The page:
This post is sponsored by Firebase, a Node Knockout 2013 service sponsor.

Getting Started with Firebase

Firebase is a real-time backend for building modern, collaborative web and mobile applications. By replacing the traditional request / response model with a data synchronization approach, you can get apps up and running in minutes. Using Firebase as your backend, your data will be persisted in the cloud and stored as JSON. Whenever your data changes, all clients will be notified in real-time. Apps built with Firebase can be written entirely with client-side code and scale automatically.

To start storing and syncing your data, simply sign up for an account to create your first Firebase. Next, try our 5-minute chat tutorial for a quick demonstration of how Firebase works. Then check out other example apps and dive into the docs.

Integrating Firebase with Node

While you can write entire Firebase applications without any backend code, we provide a full-featured Node.js module to help you run your own servers. To get started, install Firebase via npm:

npm install firebase

Now, just require the library in your application and start storing your data:

var Firebase = require('firebase');
var myRootRef = new Firebase('');
myRootRef.set("hello world!");

All data in Firebase can be referenced by a URL. To read and write data to your Firebase, create a reference to the root of your Firebase. You can see all of your data change in Forge, our graphical debugger. Access forge by navigating to the URL of your Firebase.

Writing and Reading Data with Firebase

Writing Data

The basic Firebase write operation is a “set”, which overwrites any data at the specified location. The example below demonstrates setting the first and last names of user ‘fred’.

// First we get a reference to the location of the user’s name data:
var nameRef = new Firebase('');

// And then we write data to his first and last name locations:

In addition to strings, you can write booleans, numbers, and objects to any Firebase location. When a javascript object is written, the object properties are automatically mapped to Firebase child locations in a nested fashion: “” maps to the child “foo/bar”, “” maps to the child “foo/bar/baz” and so on. For example, the code below sets the first and last name of user ‘fred’, just as the previous code example did:

nameRef.set({first : 'Fred', last : 'Swanson'});

Reading Data

Because Firebase is a real-time database, data is never read synchronously. Instead, you read data by attaching a callback to a Firebase reference as shown:

var dataRef = new Firebase('');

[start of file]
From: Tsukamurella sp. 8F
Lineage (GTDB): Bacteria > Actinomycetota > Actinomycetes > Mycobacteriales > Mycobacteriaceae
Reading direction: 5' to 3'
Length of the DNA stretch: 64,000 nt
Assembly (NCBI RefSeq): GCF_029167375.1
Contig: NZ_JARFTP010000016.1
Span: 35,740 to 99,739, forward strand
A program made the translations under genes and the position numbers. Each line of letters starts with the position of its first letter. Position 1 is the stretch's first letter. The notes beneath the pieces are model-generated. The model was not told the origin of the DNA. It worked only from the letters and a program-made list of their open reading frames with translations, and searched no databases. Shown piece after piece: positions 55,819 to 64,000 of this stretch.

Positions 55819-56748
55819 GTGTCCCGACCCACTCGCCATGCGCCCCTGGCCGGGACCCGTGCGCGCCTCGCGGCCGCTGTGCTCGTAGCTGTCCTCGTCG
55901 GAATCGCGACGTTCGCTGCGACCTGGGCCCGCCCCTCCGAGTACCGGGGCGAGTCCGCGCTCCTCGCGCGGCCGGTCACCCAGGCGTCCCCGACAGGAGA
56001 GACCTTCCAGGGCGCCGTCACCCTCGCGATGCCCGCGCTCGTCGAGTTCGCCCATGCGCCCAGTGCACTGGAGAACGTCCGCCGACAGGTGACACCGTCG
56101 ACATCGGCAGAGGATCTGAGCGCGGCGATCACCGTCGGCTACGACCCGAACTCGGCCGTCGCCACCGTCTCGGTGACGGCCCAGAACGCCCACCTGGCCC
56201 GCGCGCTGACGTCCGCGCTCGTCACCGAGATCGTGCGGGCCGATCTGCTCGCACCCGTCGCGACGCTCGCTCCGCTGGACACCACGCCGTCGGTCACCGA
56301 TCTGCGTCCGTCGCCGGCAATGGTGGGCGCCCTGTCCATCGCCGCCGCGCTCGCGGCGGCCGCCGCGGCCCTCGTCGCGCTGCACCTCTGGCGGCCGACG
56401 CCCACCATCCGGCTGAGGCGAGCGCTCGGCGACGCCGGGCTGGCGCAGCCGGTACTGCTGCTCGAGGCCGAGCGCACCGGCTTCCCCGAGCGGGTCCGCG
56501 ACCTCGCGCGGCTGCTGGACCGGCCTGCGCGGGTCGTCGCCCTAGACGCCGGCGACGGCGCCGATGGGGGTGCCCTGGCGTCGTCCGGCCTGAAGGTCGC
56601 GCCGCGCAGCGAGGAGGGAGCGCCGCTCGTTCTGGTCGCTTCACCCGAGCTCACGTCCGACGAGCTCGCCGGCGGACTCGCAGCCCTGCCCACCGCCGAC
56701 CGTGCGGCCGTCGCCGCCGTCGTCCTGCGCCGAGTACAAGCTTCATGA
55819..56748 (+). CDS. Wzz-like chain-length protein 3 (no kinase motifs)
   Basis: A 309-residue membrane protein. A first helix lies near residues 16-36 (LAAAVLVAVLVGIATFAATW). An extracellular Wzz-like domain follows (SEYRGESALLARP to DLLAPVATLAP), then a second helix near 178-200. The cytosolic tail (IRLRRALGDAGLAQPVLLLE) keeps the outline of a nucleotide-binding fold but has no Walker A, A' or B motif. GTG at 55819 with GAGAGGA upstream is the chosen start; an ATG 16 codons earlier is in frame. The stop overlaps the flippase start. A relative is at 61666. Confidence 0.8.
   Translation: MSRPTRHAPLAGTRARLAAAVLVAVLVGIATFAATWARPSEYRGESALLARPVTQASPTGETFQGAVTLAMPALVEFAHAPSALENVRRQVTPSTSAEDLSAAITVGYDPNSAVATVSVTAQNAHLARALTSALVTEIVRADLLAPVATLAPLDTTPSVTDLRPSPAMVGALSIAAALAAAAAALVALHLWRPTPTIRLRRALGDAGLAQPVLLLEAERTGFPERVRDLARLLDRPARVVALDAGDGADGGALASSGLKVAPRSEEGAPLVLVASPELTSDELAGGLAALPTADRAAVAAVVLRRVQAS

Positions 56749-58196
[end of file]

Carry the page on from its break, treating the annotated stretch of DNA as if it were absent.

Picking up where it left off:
dataRef.on('value', function(snapshot) {
  alert('fred’s first name is ' + snapshot.val());

In Firebase, all callbacks are asynchronous. They are triggered both for the initial state of your application and again when data changes. Callbacks receive snapshots of data, which is a picture of the data at a particular Firebase location at a single point in time.

There are 5 different event types for which you can attach callbacks:

  1. value: used to read the entire contents of a Firebase location
  2. child_added: used when retrieving a list of items in Firebase. It fires once for each immediate child of data, and continues to trigger whenever new children are added
  3. child_changed: triggered any time a child or one of its descendents changes
  4. child_removed: triggered when an immediate child is removed
  5. child_moved: used when working with Ordered Data

Check out the documentation for a full explanation on how to attach callbacks to each event type.

Authenticating Users

There are two ways to implement a user login system with Firebase.

Custom Login

If you have your own server and like to control your own authentication, or you wish to integrate existing authentication mechanisms with Firebase, you can integrate your authentication with Firebase by generating your own JSON Web Tokens (JWT). We have a Node.js helper library for generating tokens with Node.

Once you have generated a valid JWT, you can use any Firebase reference to authenticate using the auth API.

var dataRef = new Firebase("");
// Log me in.
dataRef.auth(AUTH_TOKEN, function(error) {
  if(error) {
    console.log("Login Failed!", error);
  } else {
    console.log("Login Succeeded!");

Authenticating on any reference will authenticate that client to the entire Firebase, and Firebase will seamlessly handle authenticating again if its internet connection is ever lost, so you’ll only need to perform the operation once in your app. To change a client’s credentials (for example, when a user logs in to a different account), simply re-authenticate with a new token. Read the documentation on custom token generation for a full explanation on how this works.

Simple Login

Firebase Simple Login is a built-in service that allows you to authenticate users with only client-side code. It supports Facebook, Twitter, GitHub, Persona, and email / password authentication. To get started, simply include the Firebase Simple login library in your app’s <head> tag and follow the sample code in the documentation here.

Firebase @ Node Knockout

For any questions on apps you’re building during the hackathon, email or tweet @Firebase on Twitter. You should also search our Google Group mailing list to see if a similar question has been asked by our community.

We’re giving away Firebase credit for awesome apps built during Node Knockout! Winners will receive six months of our Bonfire plan, a $900 value. The Bonfire plan entitles users to 750 concurrent connections, 75 GB of data transfer, and 10 GB of data storage.

Start using Firebase before the hackathon by going through our five minute tutorial and signing up for a free Development account.

Blog comments powered by Disqus